Norwegian Home Guard

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Norwegian Home Guard
FoundedDecember 6, 1946; 73 years ago (1946-12-06)
(Protect Guard Work)
Major General Elisabeth Gifstad Michelsen[2]

The Norwegian Home Guard (Norwegian: Heimevernet – "HV"), is a rapid mobilisation force in the Norwegian military. Founded 6 December 1946, it is the second youngest branch in the Norwegian forces after the Norwegian Cyber Force (Norwegian: Cyberforsvaret). It has land, sea and air defense units, and has volunteers and conscript personnel with backgrounds from all branches. Its main focus is local defense and civil support, but it can also detach volunteers for international operations.


It is divided into districts ("HV-districts"), which again is divided into smaller units, typically covering a single Municipality. In a wartime situation Heimevernet will typically be used to protect the local infrastructure and population.


The Home Guard has a peacetime personnel number of 500. On high readiness, there are 3,000 Rapid Reaction Force personnel, 16,500 "Strengthening Force" personnel and 20,000 "Follow-up Force" personnel. The total Home Guard Force is approximately 40,000.[3]

Troop exchange[edit]

The Home Guard does a troop exchange with the Minnesota National Guard every year.[4] The exchange grew from Norwegian American soldiers sent to Norway to assist resistance fighters in World War II. As part of the exchange, American Guard members are flown to Værnes Air Station and Norwegians are sent to Camp Ripley. Troops complete each other's training, and tour the area.

Vessel of the Naval Home Guard

The Rapid Reaction Forces[edit]

From 2005, the Home Guard has recruited for a high readiness force with better trained and equipped personnel. It is called the "Rapid Reaction Force" (Norwegian: Innsatsstyrke). This is the spearhead of the combat force that consists of specially selected, educated and equipped personnel. The force can be mobilized rapidly and is a national resource. Effort strengths contribute to national security.

Soldiers often come from operational armed forces in the Armed Forces and commit themselves to a minimum of 3 years service each and can be ordered on a sharp mission in Norway. They must update and further develop their military competence continuously. They can attend a number of courses, task force missions and other defense activities.

There is one Rapid Reaction Force per district, in total 3,000 men and women. The Rapid Reaction Force is the speartip of the Norwegian Home Guard, and contains flexible and mobile units. It has top priority when concerning weapons, material and training resources. The force is ready to respond within hours to acts of terrorism, bomb threats, and or other emergencies. In peacetime, the RRFs can support the police and civilian community with a variety of tasks, including providing security for the public and enforcing police regulations.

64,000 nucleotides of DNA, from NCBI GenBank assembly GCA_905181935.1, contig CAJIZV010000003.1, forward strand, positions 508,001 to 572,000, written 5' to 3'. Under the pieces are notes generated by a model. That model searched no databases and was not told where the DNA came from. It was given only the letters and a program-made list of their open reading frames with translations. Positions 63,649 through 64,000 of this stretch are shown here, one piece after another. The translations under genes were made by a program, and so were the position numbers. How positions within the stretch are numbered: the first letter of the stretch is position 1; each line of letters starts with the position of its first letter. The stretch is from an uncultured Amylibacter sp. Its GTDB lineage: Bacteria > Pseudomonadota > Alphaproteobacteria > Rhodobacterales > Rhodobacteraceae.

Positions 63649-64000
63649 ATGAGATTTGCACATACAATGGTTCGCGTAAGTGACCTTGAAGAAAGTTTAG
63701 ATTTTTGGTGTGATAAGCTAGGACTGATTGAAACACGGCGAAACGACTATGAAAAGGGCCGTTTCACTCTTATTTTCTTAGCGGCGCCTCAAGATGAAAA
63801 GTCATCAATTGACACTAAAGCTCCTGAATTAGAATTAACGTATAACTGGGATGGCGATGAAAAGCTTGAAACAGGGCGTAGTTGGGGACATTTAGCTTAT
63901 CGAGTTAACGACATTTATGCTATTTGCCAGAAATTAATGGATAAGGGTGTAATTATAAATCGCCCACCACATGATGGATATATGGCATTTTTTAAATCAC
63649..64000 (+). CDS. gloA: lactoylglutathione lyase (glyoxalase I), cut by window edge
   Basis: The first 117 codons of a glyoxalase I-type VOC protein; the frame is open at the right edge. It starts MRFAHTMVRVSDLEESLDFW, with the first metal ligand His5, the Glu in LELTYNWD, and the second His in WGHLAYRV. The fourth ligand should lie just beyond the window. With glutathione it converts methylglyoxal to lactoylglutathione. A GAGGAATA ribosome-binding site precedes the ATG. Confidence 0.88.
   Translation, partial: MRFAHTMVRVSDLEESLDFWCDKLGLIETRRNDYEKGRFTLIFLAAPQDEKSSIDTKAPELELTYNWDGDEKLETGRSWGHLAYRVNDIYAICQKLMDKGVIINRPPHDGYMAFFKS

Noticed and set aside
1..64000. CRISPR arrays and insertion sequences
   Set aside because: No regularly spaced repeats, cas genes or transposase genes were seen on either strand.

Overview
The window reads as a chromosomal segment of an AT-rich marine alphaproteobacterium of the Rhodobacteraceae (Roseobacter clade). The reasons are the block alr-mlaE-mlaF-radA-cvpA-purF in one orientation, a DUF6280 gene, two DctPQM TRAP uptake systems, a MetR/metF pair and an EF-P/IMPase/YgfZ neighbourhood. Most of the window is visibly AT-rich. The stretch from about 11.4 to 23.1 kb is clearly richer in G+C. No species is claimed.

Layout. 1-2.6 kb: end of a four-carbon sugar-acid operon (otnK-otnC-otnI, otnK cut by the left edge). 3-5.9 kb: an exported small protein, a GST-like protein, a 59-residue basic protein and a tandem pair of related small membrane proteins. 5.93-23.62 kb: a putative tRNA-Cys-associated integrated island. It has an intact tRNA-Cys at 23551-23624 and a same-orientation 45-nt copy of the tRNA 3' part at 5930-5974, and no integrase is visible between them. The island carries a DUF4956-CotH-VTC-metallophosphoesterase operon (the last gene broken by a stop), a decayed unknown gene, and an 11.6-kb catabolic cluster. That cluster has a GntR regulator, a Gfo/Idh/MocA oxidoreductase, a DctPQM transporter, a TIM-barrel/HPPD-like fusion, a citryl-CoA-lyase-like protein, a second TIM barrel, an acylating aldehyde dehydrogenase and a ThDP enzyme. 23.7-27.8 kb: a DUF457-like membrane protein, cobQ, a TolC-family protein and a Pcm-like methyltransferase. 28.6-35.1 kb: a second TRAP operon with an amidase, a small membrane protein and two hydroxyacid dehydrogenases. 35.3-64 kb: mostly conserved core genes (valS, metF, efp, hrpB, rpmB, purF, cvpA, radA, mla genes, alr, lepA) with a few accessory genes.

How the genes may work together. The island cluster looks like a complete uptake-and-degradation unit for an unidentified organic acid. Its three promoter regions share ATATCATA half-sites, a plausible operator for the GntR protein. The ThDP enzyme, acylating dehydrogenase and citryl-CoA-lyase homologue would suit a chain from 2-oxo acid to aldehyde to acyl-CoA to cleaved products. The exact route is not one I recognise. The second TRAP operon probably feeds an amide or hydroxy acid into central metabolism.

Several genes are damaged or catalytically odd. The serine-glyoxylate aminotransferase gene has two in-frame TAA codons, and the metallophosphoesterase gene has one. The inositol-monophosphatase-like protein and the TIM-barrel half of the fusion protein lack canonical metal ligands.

The RRFs are named after operations executed during WW2 by the Norwegian Independent Company 1 (a.k.a. Linge Company):

  • Oslofjord HV-district 01: RRF Polar Bear VI
  • Oslo and Akershus HV-district 02: RRF Derby
  • Telemark and Buskerud HV-district 03: RRF Gunnerside
  • Opplandske HV-district 05: RRF Grebe
  • Agder and Rogaland HV-district 08: RRF Osprey and Varg
  • Bergenhus HV-district 09: RRF Bjørn West
  • Møre and Fjordane HV-district 11: RRF Archery
  • Trøndelag HV-district 12: RRF Rype
  • Sør-Hålogaland HV-district 14: RRF Heron
  • Nord-Hålogaland HV-district 16: RRF Claymore
  • Finnmark HV-district 17: RRF Ida & Lyra and Delfin

The Naval branch of the Home Guard used to be four RRFs. but the Norwegian government closed the units down in 2017 due to saving costs.

  • South: RRF Bundle
  • West: RRF Salamander
  • North: RRFs Waxwing and Anklet


The Rapid Reaction Forces consists of several different platoons within each district. In this way, each district will be able to respond to any kind of incident that could occur, without having to rely on outside help. Each district (with some variations) will have trained operators in these different types of units:

  • Jegertropp (Ranger platoon)
  • Skarpskyttertropp (Sniper platoon)
  • MP-tjeneste (Military Police platoon)
  • Hundetjenesten (K9 unit)
  • Stabstropp (Staff platoon – (S-1, to S-4), transport & logistics)
  • Sambandstropp (Signal platoon)
  • Dykkerlag (Diving team – Underwater reconnaissance, explosives-detection)
  • Sanitetstropp (Medical platoon)
  • Innsatstropper (Infantry platoons)

a Light Mechanized unit has been established in district's 12, 14 and 16. this one is called Multi-Troppen (Multi Platoon). These platoons handle the custom made Geländewagen 290 multi III and is the speartip of the RRF's.[5]


Norwegian Home Guardsman with AG-3

Until the end of the 1960s, the Home Guard used second-hand weapons from the Norwegian Army. At the end of the period, the Home Guard was equipped with increasingly modern and heavier weapons.

The Home Guard today uses small arms like the MP-7 submachine guns, HK416[6] automatic rifles, MG-3 machine gun and FN Minimi light machine guns.[7] Additionally, the Barrett M82sniper rifle[8] and Glock 17 pistol[9] are used.

The vehicle fleet consists mainly of Mercedes-Benz G-Class utility vehicles, ambulances and Scania lorries.

Home Guard districts[edit]

Region 1

Region 2

Region 3

Region 4

See also[edit]


  1. ^
  2. ^
  3. ^
  4. ^ "Dayton To Head To Norway For Troop Celebration". CBS Local Media. 15 February 2013. Retrieved 25 January 2014.
  5. ^
  6. ^
  7. ^
  8. ^
  9. ^

External links[edit]